PSEA is a community of education professionals who make a difference in the lives of students every day.
Phoenixville EA member John Odell is in his second successful career after 24 years with the Army.
Pennsylvania’s public schools should be the safest and healthiest places for students to learn and grow.
PSEA is committed to making changes aimed at protecting everyone who works and learns in our schools.
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HARRISBURG (Nov. 13, 2018) – Dolores McCracken, president of the Pennsylvania State Education Association, died earlier today following a brief battle with cancer.
“Dolores McCracken was an excellent PSEA president, a phenomenal woman, and a great friend,” said PSEA Vice President Rich Askey. “Dolores was not just the president of PSEA. She was also part of our family. We will miss her dearly.”
Askey said PSEA members from across the commonwealth are mourning the loss.
McCracken was a local, region, and statewide PSEA leader for more than two decades, directing her talents and energy toward programs and initiatives that improved both public education and the lives and livelihoods of PSEA members.
McCracken was born in New York and raised in Philadelphia. After working for several years as a paralegal, she got involved in public education when her children entered elementary school, serving as the president of the Churchville Elementary Home and School Association. That experience propelled her into a nearly two-decade career in public education, working as a paraprofessional in a sixth-grade inclusion classroom in the Council Rock School District.
Throughout that time, McCracken took an active role in PSEA. She served as the president of her local association and later took on numerous other leadership positions in her PSEA region and statewide.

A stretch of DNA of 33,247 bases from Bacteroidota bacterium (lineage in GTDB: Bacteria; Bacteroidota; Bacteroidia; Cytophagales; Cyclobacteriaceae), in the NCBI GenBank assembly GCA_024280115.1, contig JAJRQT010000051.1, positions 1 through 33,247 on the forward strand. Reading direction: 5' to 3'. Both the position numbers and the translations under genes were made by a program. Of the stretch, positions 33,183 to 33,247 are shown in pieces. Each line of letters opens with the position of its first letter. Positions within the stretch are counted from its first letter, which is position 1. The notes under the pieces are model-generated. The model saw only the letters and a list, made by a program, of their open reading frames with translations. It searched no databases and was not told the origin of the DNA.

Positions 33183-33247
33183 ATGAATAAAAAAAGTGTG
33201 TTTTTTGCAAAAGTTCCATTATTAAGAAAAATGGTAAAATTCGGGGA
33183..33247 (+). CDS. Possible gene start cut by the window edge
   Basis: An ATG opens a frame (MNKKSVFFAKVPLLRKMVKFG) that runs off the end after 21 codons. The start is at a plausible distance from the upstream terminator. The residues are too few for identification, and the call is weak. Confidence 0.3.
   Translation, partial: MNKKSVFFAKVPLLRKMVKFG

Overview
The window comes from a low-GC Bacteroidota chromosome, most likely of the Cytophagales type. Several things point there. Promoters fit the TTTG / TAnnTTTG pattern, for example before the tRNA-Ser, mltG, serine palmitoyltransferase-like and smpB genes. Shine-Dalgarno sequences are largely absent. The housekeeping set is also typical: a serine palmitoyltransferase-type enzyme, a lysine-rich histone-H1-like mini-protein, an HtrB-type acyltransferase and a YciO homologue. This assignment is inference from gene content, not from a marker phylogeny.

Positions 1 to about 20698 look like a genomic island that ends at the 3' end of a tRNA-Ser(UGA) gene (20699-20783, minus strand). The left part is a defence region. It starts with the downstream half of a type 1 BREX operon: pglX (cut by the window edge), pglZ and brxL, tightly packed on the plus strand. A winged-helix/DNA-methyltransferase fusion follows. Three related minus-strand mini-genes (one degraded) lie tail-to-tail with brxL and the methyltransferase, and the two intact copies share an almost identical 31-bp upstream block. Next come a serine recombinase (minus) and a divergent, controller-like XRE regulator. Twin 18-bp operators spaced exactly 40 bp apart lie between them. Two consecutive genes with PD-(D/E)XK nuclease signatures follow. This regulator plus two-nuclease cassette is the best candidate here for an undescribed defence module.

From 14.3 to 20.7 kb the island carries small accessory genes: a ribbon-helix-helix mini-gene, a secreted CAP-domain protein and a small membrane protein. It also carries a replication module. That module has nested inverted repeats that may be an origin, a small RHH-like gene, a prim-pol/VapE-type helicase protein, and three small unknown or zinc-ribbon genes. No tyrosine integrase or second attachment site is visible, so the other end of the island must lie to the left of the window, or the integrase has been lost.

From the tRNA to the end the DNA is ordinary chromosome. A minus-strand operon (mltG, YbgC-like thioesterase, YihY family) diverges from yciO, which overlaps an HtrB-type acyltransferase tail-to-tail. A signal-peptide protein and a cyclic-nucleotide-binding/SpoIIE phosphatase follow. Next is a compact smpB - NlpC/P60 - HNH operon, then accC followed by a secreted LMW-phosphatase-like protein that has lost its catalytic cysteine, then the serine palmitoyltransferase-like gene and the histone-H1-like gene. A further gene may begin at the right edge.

McCracken was elected PSEA treasurer in 2011, PSEA vice president in 2015, and in 2017, she became the first education support professional member to serve as PSEA president. She led the Association’s legislative and political programs, always focused on improving teaching and learning conditions in Pennsylvania’s public schools.
During her tenure, McCracken championed bipartisan legislation to promote school safety, reduce time students spend on standardized testing, and protect dedicated school support professionals from having their jobs subcontracted to for-profit companies. All those initiatives became law.
“I have been overwhelmed by the outpouring of support from PSEA members for Dolores and her family throughout this difficult time,” Askey said. “Dolores dedicated her life to advocating for great public schools, Pennsylvania students, and the PSEA members she served. While our hearts are breaking, we smile knowing that she leaves behind an amazing legacy for our children, our grandchildren, and all who come after us.”
McCracken is survived by her husband Jack, son Jack Jr., daughter Kristin Ellenberger, and grandchildren Dylan, Reese, Logan, and Paige, as well as sisters and many other loving family members and friends.
Rich Askey will become PSEA president, as clearly provided for in PSEA’s constitution and bylaws.
An affiliate of the National Education Association, PSEA represents approximately 181,000 future, active, and retired teachers and school employees, and health care workers in Pennsylvania.